March 23, 2011, 5:01 p.m.
posted by franni
Core EJB Concepts
Two key core concepts of the EJB 2.0 specification have been carried over from the EJB 1.0 and EJB 1.1 specifications. They are the component/container architecture, and the EJB runtime deployment architecture.
1 Components and Containers
An EJB is a component that implements business logic in a distributed enterprise application. By a component, we mean that an EJB is a logical concept that is spread across several physical Java classes and interfaces.
An EJB container is where EJBs reside; multiple EJB classes are deployed (or run) within a single EJB container. The EJB container is responsible for making the EJB available to the client—you can't use an EJB without a container. The EJB container provides security, concurrency, and transaction support and memory management (by swapping unused EJBs to secondary storage and by managing a pool of EJB instances). The container is transparent to the client in the respect that the client itself never interacts with it directly; the client only interacts with the container through proxies to the EJB.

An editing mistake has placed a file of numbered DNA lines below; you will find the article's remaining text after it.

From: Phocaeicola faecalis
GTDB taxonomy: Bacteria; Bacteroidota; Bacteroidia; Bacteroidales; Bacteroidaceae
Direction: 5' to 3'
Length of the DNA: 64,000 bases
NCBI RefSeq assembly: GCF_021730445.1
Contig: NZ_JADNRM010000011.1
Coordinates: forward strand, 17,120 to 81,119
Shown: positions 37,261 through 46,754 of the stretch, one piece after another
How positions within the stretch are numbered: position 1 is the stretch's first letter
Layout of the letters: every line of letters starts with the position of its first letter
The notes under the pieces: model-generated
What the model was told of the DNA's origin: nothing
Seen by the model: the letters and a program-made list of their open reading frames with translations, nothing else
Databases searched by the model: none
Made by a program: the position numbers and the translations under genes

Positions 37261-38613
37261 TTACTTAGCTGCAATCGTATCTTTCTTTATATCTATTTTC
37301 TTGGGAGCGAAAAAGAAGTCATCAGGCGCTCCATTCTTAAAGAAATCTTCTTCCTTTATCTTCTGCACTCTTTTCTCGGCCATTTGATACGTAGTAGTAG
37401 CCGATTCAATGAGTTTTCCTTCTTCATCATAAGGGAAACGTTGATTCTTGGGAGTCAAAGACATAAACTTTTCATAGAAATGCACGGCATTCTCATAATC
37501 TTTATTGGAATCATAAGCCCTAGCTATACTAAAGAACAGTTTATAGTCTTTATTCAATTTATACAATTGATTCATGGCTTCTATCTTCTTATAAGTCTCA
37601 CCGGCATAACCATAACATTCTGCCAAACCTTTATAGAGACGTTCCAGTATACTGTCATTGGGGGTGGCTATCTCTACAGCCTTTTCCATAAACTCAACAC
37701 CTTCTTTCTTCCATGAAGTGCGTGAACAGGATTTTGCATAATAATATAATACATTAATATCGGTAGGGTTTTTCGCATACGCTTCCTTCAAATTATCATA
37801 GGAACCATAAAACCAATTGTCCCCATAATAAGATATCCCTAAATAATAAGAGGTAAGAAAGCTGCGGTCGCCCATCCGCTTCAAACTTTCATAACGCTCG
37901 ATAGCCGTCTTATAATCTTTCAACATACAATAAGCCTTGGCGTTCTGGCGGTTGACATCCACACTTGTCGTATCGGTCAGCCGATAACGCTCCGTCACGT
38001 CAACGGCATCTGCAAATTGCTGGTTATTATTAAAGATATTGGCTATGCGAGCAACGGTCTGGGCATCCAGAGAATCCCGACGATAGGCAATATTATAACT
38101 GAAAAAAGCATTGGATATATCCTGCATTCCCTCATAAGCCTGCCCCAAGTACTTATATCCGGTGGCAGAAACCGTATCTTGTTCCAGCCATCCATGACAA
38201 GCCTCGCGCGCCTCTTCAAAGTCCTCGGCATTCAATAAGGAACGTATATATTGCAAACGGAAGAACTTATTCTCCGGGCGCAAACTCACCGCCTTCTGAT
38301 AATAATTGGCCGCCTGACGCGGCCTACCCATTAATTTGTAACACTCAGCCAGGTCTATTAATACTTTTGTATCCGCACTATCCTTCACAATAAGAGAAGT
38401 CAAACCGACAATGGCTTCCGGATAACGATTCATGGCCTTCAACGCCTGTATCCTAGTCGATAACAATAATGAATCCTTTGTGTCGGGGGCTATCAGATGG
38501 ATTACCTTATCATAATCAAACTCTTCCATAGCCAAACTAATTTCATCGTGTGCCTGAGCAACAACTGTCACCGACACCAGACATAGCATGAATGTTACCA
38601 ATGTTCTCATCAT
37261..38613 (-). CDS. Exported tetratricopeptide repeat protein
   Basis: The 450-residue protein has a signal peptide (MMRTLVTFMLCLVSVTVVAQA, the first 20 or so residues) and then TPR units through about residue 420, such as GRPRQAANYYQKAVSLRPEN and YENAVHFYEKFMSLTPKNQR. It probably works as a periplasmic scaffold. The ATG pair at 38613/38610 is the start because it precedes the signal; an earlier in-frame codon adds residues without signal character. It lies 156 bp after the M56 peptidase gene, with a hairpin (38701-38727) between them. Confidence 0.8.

All EJBs are deployed into an EJB container within the context of an EJB-JAR file. Each EJB-JAR file can contain one or more EJBs. The EJB-JAR file consists of the class files that the specification requires the developer write for each EJB, as well as the classes that are generated by the container to support distribution, persistence, transactions, and security. A set of entries in an XML file called a deployment descriptor describe each EJB in an EJB-JAR file and inform the container how to handle details like transaction support and persistence. This XML file is always named ejb-jar.xml and must be located within the META-INF directory of the EJB-JAR file. This structure is shown in Figure.